The Indian Analyst
 

South Indian Inscriptions

 

 

Contents

Index

Introduction

Contents

Additions and Corrections

Images

Contents

Rev. J.E. Abbott

R.G. Bhandarkar

Prof. G. Buhler

W. Cartellieri

J.F. Fleet

E. Hultzsch

Prof. Kielhorn

Prof. Kielhorn, and
H. Krishna Sastri

H. Luders

G.V. Ramamurti

J. Ramayya

Vajeshankar G. Ojha, and
TH. Von Schtscherbatskoi

V. Venkayya

E.W. West

Index

List of Plates

Other South-Indian Inscriptions 

Volume 1

Volume 2

Volume 3

Vol. 4 - 8

Volume 9

Volume 10

Volume 11

Volume 12

Volume 13

Volume 14

Volume 15

Volume 16

Volume 17

Volume 18

Volume 19

Volume 20

Volume 22
Part 1

Volume 22
Part 2

Volume 23

Volume 24

Volume 26

Volume 27

Tiruvarur

Darasuram

Konerirajapuram

Tanjavur

Annual Reports 1935-1944

Annual Reports 1945- 1947

Corpus Inscriptionum Indicarum Volume 2, Part 2

Corpus Inscriptionum Indicarum Volume 7, Part 3

Kalachuri-Chedi Era Part 1

Kalachuri-Chedi Era Part 2

Epigraphica Indica

Epigraphia Indica Volume 3

Epigraphia
Indica Volume 4

Epigraphia Indica Volume 6

Epigraphia Indica Volume 7

Epigraphia Indica Volume 8

Epigraphia Indica Volume 27

Epigraphia Indica Volume 29

Epigraphia Indica Volume 30

Epigraphia Indica Volume 31

Epigraphia Indica Volume 32

Paramaras Volume 7, Part 2

Śilāhāras Volume 6, Part 2

Vākāṭakas Volume 5

Early Gupta Inscriptions

Archaeological Links

Archaeological-Survey of India

Pudukkottai

EPIGRAPHIA INDICA

No. 46.─ TOTTARAMUDI PLATES OF KATAYA-VEMA ;

SAKA-SAMVAT 1333.

BY. J. RAMAYYA, B.A., B.L.

These copper-plates are said to have been discovered more than thirty years ago by one Mokkapatla Râjappa of Tottaramûḍi in the Amalâpuram tâluka of the Gôdâvarî district, while digging for earth on the site of a ruined house. I obtained them in 1892 through the kindness of a friend, and published the inscription in the Telugu paper Chintâmaṇi for August 1893 at Rajahmundry. The plates are now deposited in the Madras Museum.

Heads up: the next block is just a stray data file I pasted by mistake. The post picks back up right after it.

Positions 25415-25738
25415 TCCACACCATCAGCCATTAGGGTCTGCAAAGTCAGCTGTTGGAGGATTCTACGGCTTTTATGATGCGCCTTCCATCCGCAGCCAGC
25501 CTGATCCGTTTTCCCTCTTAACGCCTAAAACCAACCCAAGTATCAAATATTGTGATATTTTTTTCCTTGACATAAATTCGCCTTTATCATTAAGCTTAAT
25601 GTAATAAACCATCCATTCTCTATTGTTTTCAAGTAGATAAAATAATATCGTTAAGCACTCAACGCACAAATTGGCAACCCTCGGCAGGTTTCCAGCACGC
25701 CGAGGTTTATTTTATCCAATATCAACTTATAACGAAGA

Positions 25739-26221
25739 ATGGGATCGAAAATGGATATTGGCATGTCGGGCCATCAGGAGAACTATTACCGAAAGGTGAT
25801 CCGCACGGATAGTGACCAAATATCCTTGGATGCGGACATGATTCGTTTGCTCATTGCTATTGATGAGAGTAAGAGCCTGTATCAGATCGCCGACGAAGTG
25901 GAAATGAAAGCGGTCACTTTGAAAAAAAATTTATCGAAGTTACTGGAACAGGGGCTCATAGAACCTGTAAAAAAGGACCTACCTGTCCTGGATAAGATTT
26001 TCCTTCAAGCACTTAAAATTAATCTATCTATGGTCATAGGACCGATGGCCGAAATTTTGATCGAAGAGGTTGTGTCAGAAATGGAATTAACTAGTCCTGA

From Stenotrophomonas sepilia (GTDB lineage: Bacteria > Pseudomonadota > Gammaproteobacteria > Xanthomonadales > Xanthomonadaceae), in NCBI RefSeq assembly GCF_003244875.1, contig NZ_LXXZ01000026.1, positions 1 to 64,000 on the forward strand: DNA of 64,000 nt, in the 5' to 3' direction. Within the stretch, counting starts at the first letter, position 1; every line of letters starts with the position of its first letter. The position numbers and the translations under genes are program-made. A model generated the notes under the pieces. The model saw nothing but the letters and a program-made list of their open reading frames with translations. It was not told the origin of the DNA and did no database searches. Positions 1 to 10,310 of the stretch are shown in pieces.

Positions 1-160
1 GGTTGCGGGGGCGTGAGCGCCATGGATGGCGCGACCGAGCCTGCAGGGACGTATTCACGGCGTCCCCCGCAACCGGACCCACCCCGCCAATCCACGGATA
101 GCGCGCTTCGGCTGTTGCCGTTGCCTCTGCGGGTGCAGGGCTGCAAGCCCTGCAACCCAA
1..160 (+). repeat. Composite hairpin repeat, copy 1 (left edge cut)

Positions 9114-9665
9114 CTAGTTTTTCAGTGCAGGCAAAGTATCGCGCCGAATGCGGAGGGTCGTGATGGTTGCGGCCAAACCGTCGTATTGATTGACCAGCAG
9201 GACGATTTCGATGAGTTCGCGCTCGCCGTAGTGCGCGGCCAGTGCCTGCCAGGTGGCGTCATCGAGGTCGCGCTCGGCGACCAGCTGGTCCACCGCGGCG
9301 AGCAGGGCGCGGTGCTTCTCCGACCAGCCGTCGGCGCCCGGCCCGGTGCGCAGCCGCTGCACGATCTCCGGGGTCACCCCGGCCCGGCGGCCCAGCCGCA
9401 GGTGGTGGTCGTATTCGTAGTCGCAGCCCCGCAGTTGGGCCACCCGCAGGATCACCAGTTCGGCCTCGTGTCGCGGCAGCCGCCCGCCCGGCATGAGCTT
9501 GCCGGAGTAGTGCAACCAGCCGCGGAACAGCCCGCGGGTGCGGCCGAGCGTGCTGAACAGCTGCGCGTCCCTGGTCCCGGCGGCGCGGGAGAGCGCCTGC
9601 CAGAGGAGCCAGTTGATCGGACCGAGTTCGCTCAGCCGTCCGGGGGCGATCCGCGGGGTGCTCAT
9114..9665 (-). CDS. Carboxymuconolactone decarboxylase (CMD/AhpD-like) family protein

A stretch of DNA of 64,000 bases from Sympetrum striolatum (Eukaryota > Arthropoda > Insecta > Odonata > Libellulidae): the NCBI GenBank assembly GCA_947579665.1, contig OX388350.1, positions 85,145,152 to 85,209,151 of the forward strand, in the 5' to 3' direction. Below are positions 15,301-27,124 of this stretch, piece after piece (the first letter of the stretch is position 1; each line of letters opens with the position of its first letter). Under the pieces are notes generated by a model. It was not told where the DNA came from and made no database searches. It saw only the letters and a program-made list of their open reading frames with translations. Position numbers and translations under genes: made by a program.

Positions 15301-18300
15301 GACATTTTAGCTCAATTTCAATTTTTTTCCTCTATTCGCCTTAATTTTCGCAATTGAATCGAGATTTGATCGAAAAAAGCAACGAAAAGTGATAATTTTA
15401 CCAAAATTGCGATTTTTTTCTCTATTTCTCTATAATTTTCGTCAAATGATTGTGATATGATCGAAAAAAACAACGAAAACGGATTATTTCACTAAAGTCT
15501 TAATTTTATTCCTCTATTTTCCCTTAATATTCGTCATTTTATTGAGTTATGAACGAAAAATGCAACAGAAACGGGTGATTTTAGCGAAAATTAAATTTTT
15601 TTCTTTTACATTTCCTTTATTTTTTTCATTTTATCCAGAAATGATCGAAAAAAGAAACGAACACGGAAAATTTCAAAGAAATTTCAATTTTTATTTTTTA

The grant is inscribed on three copper-plates, measuring 9½ by 5 inches each, and weighing in all 3Љ 7½oz.[4] The plates are numbered, and were held together by a (now broken) copper ring, passed through circular holes on the left-hand side, and surmounted by the figure of a couchant bull, the vehicle of Śiva, which rests on a plain pedestal. The sun and the crescent of the moon are soldered on the ring behind and in front of the pedestal. The diameter of the ring is about 3¾″ ; its thickness about ⅜″; the height of the bull 1¼″; and the length and breadth of the pedestal 1⅛″ by ¾″. The plates are in a fair state of preservation. Each of them bears writing on both sides. There are thirteen lines on each side except the last, which has only six lines. The letters are deeply cut and clear.

The characters used are of the old Telugu type. The following are some of the instances in which they differ from the modern Telugu characters. The talakaṭṭu or secondary form

_______________________________
[4] This is exclusive of the weight of the ring, and of a piece of the third plate which has unfortunately been mislaid ; see p. 324, note 8.

Home Page